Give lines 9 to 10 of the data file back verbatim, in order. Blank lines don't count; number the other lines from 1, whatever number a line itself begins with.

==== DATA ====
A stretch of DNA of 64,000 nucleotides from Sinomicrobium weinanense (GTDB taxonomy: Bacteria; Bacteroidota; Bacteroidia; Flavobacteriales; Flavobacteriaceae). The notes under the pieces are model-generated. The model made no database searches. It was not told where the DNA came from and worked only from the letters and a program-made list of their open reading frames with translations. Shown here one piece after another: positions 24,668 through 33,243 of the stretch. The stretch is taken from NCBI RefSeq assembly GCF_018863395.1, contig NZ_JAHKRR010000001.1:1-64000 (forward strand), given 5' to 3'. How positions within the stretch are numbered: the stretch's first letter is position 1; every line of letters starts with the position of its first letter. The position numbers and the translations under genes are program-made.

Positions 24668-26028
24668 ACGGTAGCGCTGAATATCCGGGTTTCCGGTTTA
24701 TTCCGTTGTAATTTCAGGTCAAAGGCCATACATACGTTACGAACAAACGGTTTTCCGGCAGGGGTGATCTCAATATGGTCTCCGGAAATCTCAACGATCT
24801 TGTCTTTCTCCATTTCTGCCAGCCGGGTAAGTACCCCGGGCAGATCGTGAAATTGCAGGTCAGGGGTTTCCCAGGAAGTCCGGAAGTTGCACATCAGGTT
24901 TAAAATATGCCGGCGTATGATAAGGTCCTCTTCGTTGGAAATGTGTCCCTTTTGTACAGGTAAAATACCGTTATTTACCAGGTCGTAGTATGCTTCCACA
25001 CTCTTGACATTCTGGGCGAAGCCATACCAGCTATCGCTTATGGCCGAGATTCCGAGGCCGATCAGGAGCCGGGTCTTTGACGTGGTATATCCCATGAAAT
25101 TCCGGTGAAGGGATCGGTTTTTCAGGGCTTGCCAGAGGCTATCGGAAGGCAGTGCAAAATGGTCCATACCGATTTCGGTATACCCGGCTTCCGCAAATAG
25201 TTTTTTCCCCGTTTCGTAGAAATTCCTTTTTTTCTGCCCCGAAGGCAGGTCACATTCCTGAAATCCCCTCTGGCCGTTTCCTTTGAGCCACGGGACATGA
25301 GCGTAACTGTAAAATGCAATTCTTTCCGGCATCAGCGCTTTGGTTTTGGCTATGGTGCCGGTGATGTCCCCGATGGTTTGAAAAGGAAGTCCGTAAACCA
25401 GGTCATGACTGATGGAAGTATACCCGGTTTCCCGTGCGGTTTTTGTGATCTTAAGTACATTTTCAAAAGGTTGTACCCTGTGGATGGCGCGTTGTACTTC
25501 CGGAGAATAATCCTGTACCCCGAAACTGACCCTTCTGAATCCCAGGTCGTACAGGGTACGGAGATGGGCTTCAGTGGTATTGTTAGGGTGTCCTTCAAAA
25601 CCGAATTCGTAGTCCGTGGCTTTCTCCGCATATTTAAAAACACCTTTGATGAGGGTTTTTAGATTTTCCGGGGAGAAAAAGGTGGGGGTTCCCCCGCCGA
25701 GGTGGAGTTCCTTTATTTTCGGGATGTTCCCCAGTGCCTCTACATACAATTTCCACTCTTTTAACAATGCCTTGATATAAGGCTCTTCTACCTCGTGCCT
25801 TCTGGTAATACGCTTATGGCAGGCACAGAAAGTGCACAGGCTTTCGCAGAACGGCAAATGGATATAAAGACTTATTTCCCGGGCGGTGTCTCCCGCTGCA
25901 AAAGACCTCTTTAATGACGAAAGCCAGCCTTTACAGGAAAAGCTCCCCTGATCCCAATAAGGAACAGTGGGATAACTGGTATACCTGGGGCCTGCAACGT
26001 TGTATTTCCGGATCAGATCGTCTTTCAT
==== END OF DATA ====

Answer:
25201 TTTTTTCCCCGTTTCGTAGAAATTCCTTTTTTTCTGCCCCGAAGGCAGGTCACATTCCTGAAATCCCCTCTGGCCGTTTCCTTTGAGCCACGGGACATGA
25301 GCGTAACTGTAAAATGCAATTCTTTCCGGCATCAGCGCTTTGGTTTTGGCTATGGTGCCGGTGATGTCCCCGATGGTTTGAAAAGGAAGTCCGTAAACCA